20 Things I’ve Learned From Being an Endurance Coach…


After coaching pretty much full-time (and then some!) for the last decade, I’ve learned a lot of things about life, sport, and people through coaching endurance athletes. I am grateful for these life lessons:

  1. Coaching, like life, is about relationships.
  2. Every athlete is enjoyable to work with, no matter what the level, age or goals of that individual are.
  3. Everyone has their own unique goals and outlook on sport and how it plays in with their life… get to know each person and match your coaching style to their personality and uniqueness.
  4. Just like fitness changes over time, so do athlete goals…sometimes due to outside circumstances. Figure out when it’s time to push, and when it’s time to back off.
  5. I love people (although a lot of that comes from my faith too).
  6. Most people have a  “no pain, no gain” and a “suck it up” mentality, and although that might help reach goals in the short-term, it can compromise goals, in the long-term. Try to chip away at that thinking.
  7. Many people take sport way too darn seriously and let it wreck their personal lives. Don’t be afraid to chat about this. Personal lives matter.
  8. There are “numbers”-people and then there are not. Both can be FANTASTIC athletes.
  9. The price to unlearn something is oftentimes greater than the price to learn.
  10. Many people who say they aren’t competitive, really are. And many just love drama and to stir the pot, particularly in tight sub-communities. Avoid all of that as much as possible. Especially at the local grocery store.
  11. Run mechanics (well mechanics, in general) are often overlooked as the culprit to injury.
  12. People get down-right ornery and depressed when injury takes them out of play. Sympathize and provide hope. Been there.
  13. You are only as good as your last race result. At least in your own mind… This holds true for pros and age-groupers (where there are a lot more mental similarities than people think!)
  14. Best form of communication and social media varies with age. Get on your athletes’ system if you really want to coach well:
    • Over 65 years, email or even regular mail, maybe Facebook.
    • 28-65 years, email and Facebook.
    • 18-28 years, texting and Twitter. Ugh.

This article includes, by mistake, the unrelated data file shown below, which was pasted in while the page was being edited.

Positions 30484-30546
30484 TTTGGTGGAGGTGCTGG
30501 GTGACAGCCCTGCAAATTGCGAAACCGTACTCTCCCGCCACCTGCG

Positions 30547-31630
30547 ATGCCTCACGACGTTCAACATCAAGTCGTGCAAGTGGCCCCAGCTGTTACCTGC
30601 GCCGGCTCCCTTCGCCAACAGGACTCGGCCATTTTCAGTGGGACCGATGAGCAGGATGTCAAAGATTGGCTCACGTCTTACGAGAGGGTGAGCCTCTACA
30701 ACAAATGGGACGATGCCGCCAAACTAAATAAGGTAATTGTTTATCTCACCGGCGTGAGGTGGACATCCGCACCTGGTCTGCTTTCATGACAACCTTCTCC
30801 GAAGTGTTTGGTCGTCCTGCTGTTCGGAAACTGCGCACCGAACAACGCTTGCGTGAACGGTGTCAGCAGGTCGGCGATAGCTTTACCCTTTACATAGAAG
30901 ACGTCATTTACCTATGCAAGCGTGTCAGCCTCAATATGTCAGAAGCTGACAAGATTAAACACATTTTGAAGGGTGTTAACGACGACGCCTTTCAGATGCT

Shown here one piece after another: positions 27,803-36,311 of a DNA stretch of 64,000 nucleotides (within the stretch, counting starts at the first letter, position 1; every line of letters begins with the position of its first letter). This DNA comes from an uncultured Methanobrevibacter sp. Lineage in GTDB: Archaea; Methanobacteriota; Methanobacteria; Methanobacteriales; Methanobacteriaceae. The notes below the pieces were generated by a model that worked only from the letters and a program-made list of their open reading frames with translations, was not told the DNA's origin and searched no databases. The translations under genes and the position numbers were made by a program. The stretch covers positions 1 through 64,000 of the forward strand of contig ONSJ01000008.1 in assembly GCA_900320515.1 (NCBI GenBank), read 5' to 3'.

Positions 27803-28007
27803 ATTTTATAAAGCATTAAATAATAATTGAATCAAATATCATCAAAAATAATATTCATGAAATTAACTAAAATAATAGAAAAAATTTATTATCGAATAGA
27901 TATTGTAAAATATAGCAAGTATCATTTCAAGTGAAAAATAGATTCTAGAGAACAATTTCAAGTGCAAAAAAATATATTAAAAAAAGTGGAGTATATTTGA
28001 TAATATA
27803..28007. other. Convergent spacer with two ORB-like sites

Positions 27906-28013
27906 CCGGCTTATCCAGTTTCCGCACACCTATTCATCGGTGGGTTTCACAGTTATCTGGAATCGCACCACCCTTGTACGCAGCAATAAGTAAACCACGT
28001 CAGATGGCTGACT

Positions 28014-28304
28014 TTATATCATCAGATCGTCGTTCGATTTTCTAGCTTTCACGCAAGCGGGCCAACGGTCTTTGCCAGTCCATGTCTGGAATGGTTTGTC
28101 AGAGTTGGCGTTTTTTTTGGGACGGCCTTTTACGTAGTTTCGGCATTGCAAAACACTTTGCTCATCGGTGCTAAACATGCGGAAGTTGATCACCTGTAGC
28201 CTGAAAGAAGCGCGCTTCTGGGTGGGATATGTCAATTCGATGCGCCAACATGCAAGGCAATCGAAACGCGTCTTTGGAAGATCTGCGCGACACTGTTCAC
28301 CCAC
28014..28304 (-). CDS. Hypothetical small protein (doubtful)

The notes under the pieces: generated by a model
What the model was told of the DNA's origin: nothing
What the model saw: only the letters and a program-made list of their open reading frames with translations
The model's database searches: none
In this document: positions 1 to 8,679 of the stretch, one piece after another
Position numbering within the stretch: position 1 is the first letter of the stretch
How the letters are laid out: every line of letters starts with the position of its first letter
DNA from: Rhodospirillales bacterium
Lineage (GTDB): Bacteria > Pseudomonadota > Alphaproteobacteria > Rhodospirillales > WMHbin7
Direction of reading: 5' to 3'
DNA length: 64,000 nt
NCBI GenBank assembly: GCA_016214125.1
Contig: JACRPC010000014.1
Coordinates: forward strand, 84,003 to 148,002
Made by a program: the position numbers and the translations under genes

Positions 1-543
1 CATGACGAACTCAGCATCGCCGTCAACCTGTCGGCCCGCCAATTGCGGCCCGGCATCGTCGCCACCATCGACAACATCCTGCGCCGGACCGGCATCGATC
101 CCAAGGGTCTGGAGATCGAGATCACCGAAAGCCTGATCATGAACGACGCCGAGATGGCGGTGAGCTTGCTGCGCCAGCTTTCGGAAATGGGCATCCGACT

• Under 18, texting and Instagram. Double-ugh. Snapchat (no comment).
  15. Fast kids can handle just as much physical training as fast adults, but they are kids… and need to be coached mentally entirely differently. Keep it fun, period.
  16. The coach is often the fall-guy when a bad race happens. That’s alright… sometimes it is my fault, sometimes it’s not. This is how you grow as a coach. Apologize if you messed something up.
  17. You can always improve as a coach. Constantly learn and grow but don’t be afraid to admit when you don’t know something.
  18. People either love to swim or hate to swim. Same for running, which still baffles me.
  19. Nothing brings a community of athletes together stronger than watching someone unfairly suffer from a bike crash. And it’s sad that it’s the tragic times that remind us what is really important in life. Faith, family and friends. Then sport.
  20. Above all else, care for your “athletes” as people first. That’s ultimately good coaching. And good friendship.

Tip number 21 which should actually be tip #1… Put your family ahead of your coaching, work and athletes. As a coach, stay balanced yourself, or else you become worthless to your athletes.

One thought on “20 Things I’ve Learned From Being an Endurance Coach…

  1. Good post. I have never been a coach but I have mentored a lot of people which came very close to coaching. I have found that role has required me to keep doing my best because some are watching me – as the scripture says, “seeing we have this great cloud of witnesses—” I have found it the same with my faith; being a “coach” calls me higher.

    Liked by 1 person

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